When there is such node, and the status is active (a known black hole node), it is dropped without handling, and when there is no such node, create a new entry, store the identified node in the SN table, and set the Suspicious value as the threshold value and the Status as active, and then, re-broadcast this Block Message.
B. Description of the Proposed Algorithm:
Network Simulator (NS2) is a discrete event driven simulator developed at UC Berkeley. It is part of the VINT project. The goal of NS2 is to support networking research and education. It is suitable for designing new protocols, comparing different protocols and traffic evaluations. NS2 is developed as a collaborative environment. It is distributed freely and open source. A large amount of institutes and people in development and research use, maintain and develop NS2.
This increases the confidence in it. Versions are available for FreeBSD, Linux, Solaris, Windows and Mac OS X.Ns2 is used to validate the detection and isolation efficiency of the proposed IDS against black hole nodes. In an area of 250m _ 1000 m, 50 normal nodes executing the MAODV (Modified AODV) routing protocol were randomly distributed, and a couple of malicious nodes, selectively performing black hole attack, i.e., executing alternatively MAODV or BAODV (Black hole AODV), are randomly located, along with several fixed IDS nodes, which execute ABM (Anti-Blackhole Mechanism).
Twenty pairs were randomly chosen for data communication, each sending 5 kb UDP-CBR (Constant Bit Rate) per second. All normal nodes were moved in a Random-way point model, with random speeds ranging between 0 and 20 m/s. In addition, four types of pause times of the normal nodes, 0 s, 5 s, 10 s, and 15 s were separately considered. Pause time refers to the time that a moveable node can remain in one place, and then continue moving. For example, in the case of pause time 0, it means all nodes continuously moved.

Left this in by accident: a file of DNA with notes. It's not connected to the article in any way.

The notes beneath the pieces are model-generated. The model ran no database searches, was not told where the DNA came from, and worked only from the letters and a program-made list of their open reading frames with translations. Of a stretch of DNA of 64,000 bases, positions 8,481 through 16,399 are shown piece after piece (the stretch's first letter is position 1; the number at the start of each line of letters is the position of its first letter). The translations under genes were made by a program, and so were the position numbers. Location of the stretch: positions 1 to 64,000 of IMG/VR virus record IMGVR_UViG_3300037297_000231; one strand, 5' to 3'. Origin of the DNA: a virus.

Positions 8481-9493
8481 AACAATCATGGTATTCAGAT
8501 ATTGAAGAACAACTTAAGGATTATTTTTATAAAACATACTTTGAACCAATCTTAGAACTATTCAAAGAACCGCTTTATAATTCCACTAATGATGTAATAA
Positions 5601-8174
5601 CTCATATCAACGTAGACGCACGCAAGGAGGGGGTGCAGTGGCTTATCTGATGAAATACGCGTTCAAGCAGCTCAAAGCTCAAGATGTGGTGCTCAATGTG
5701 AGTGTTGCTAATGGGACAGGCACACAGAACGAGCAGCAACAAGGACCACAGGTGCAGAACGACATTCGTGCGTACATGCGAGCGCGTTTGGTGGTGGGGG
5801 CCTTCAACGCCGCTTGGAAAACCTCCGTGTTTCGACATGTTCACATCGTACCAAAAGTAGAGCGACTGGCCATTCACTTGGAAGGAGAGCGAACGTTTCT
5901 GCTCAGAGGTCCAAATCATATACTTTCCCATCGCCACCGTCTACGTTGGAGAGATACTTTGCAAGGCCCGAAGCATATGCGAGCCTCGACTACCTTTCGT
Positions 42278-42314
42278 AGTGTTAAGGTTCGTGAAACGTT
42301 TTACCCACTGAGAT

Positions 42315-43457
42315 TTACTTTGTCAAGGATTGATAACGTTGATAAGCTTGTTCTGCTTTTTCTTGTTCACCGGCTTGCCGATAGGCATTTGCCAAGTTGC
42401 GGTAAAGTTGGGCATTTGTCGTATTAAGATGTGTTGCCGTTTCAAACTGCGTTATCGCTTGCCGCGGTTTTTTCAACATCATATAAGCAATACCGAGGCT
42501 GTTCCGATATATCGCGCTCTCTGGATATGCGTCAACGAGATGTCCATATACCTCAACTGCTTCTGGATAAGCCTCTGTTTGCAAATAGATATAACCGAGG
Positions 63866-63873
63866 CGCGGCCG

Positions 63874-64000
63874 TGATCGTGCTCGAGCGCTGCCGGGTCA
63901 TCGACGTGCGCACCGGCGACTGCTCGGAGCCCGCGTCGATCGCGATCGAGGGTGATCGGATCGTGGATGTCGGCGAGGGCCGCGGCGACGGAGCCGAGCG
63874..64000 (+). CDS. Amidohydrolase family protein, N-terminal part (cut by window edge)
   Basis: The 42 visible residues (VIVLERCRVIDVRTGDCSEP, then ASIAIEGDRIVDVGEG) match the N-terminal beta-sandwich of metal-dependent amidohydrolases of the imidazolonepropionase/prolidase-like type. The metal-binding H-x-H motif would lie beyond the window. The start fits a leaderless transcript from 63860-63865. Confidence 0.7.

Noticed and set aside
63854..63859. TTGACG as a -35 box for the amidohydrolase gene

SIMULATION RESULTS

In this paper, the malicious nodes are detected and separated by deploying IDS in MANETs. All IDS nodes perform an ABM (Anti-Black hole Mechanism), which estimates the suspicious value of a node, according to the amount of abnormal difference between RREQs and RREPs transmitted from the node. With the prerequisite that intermediate nodes are forbidden to reply to RREQs, if an intermediate node, which is not the destination and never broadcasts a RREQ for a specific route, forwards a RREP for the route, then its suspicious value will be increased by 1 in the nearby IDS?s suspicious node table. When the suspicious value of a node exceeds a threshold, a Block message is broadcasted by the IDS to isolate the suspicious node.

CONCLUSION AND FUTURE WORK

In this paper, the malicious nodes are detected and separated by deploying IDS in MANETs. All IDS nodes perform an ABM (Anti-Black hole Mechanism), which estimates the suspicious value of a node, according to the amount of abnormal difference between RREQs and RREPs transmitted from the node. With the prerequisite that intermediate nodes are forbidden to reply to RREQs, if an intermediate node, which is not the destination and never broadcasts a RREQ for a specific route, forwards a RREP for the route, then its suspicious value will be increased by 1 in the nearby IDS?s suspicious node table. When the suspicious value of a node exceeds a threshold, a Block message is broadcasted by the IDS to isolate the suspicious node.

Figures at a glance

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References